I know, I know -- there's part of you that actually wants this Congress to be powerless. Trust me, I understand.
But when judges weave their own prejudicial arguments and violate any semblance of intellectual honesty in order to achieve their desired objectives, democracy is undermined. More simply put -- when judges do what they want rather than what reason and the Constitution demand, your vote matters far less than it should.
The origins of the case go back to 1996 when Congress, in response to what it viewed as increasing judicial activism, sought to reinforce the legal definition of marriage as being between one man and one woman. And, of course, in passing what is known as the Defense of Marriage Act (DOMA) Congress was saying that there is no other legitimate definition under the law.
On July 8th, Judge Joseph Tauro ruled on two separate challenges to the federal Defense of Marriage Act -- one brought by the state of Massachusetts and the other brought by same-sex couples in the state. In his ruling, Judge Tauro held that there was no "rational basis" for limiting marriage to a man and a woman, thus finding it to be "irrational prejudice" in violation of Equal Protection.
And here's where Tauro's own intellectual dishonesty comes in to play; for in order to reach his conclusion Tauro had to completely and blatantly ignore Congress's stated rationale for the law. Congress was actually quite clear in its reasoning, and any honest person and seeker of the truth, whether they agree with that reasoning or not, would have to go to great lengths to argue otherwise.
The fact is that Congress gave four very clear reasons for passing DOMA: encouraging responsible procreation and child-bearing, defending and nurturing the institution of traditional heterosexual marriage, defending traditional notions of morality, and preserving scarce resources.
It is well within anyone's right to disagree with any or all of those points, but it's dishonest to say that Congress did not have a rationale for passing the act. More to the point, it's out of order for an unelected official to assume the responsibilities of our elected officials. For Judge Tauro, his personal biases -- which is mostly what the decision amounts to -- trumps the will of our elected Congress.
Hadley Arkes, a professor of jurisprudence at Amherst College, points out that "Tauro simply begins by presupposing the legitimacy of same-sex marriage and the 'irrational prejudice' of anyone who would deny it," but never engages in any reasonable argumentation to prove his point.
Additionally, the judge spends a large portion of his opinion showing all of the benefits that would be denied to same-sex couples in the federal government. But again, as Arkes points out, it is one thing to say that benefits are being withheld, but it is quite another thing to make the case that those benefits are withheld wrongly and without justification. But Judge Tauro makes no rational case of his own, while ignoring altogether the rational case set forth by Congress.
Congress did indeed have a rational basis for passing DOMA, just as, until recently, every society in history has believed it had good reason for awarding a special and lofty status to the relationship between husbands and wives. And, with rare exception, they did so not to discourage other forms of relationship, but simply to encourage a special kind of relationship that was absolutely vital to the common good and social order.
Think about it. Humanity has always known a wide variety of deep, meaningful and valuable relationships. Strong ties have developed between siblings, immediate and extended family members, co-workers, and childhood friends who grow into lifelong friends, just to name a few. And yet, of all these meaningful relationships, historically speaking, we've only called one of them "marriage" -- the relationship between men and women who, by virtue of their close relationship, are likely to produce children, tomorrow's citizens. And therein rests the reason for DOMA.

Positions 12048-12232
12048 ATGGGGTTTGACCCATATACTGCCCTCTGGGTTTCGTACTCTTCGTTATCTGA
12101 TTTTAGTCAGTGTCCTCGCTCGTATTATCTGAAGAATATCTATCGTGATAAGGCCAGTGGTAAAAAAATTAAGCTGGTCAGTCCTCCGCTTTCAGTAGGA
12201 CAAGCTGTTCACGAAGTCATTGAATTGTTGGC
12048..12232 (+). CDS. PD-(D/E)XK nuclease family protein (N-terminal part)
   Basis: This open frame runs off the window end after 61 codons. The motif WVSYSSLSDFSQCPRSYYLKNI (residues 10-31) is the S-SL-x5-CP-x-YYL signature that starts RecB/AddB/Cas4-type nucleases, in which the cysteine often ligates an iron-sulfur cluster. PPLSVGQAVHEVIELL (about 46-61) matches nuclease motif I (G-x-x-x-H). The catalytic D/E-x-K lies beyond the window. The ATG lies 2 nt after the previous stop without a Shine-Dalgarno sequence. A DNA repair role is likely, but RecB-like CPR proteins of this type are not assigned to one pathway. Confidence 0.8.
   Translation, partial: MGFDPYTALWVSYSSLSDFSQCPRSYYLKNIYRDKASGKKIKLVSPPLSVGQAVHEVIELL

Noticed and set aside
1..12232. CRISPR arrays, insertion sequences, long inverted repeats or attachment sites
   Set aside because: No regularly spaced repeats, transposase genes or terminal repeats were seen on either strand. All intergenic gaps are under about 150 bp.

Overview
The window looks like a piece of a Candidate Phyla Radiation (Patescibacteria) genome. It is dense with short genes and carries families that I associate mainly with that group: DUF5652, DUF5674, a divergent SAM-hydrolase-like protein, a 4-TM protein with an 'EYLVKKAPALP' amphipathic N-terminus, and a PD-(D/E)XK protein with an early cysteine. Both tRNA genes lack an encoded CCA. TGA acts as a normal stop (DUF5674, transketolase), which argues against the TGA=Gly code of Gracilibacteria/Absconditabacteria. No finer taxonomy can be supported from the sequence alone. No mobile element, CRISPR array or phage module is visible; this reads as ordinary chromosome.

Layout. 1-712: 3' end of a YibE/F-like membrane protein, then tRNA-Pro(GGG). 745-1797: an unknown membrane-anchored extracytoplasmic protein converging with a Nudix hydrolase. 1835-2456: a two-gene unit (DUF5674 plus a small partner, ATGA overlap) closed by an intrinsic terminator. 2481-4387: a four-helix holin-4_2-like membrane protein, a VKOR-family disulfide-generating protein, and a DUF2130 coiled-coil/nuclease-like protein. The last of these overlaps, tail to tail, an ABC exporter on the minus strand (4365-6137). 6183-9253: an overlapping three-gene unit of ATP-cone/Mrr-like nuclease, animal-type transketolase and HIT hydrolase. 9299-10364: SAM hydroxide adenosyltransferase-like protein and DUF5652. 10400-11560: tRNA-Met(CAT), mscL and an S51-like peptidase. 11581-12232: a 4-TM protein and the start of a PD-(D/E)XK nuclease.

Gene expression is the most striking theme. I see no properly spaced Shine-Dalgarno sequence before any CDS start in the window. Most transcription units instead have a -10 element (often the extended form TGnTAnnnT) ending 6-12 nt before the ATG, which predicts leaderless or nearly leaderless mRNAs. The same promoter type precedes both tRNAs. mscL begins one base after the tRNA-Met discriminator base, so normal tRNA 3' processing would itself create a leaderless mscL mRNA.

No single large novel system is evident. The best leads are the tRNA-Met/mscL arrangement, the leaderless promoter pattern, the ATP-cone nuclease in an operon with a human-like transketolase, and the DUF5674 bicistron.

Elevating male-female marriage to its preeminent place is not a negative step taken to demean other forms of relationships, it is a positive step taken to encourage family formation and to connect more firmly, through law and culture, fathers to their children. Modern research -- reams of it -- has confirmed this impulse to protect children by favoring marriage.
But Tauro's decision ignores all of this - all the research and all the rationale. And he did so because of his own prejudice, not the prejudice of others.
His decision ignored all of that for another reason: the Obama administration chose not to perform its duty. It is the responsibility of the president and his administration to uphold laws passed and enacted by Congress. And when such a law is challenged in court, it's the responsibility of Department of Justice (DOJ) to defend the law. In this case, the administration's lawyers, under Solicitor General Elena Kagan, "disavowed Congress's stated justifications," according to Judge Tauro.
So a major reason why the judge found no rational basis for DOMA is that Kagan and DOJ chose not to do its job. Breathtaking. It would be malpractice for a private attorney to act in such a way. It shows striking disrespect for Congress, the separation of powers and the rule of law. Frankly, it looks like a clear attempt to throw the case.
When judges usurp Congress by asserting their own ideas over the legitimate acts of elected legislators, our democracy is diminished. Rigorous debate over the legal and cultural definition of marriage is worth having. However, the debate should be done honestly and constitutionally.
Randy Hicks is president of Georgia Family Council. Georgia Family Council is a nonprofit research and education organization committed to fostering conditions in which individuals, families and communities thrive. For more information, go to www.georgiafamily.org, 770-242-0001 or email@example.com.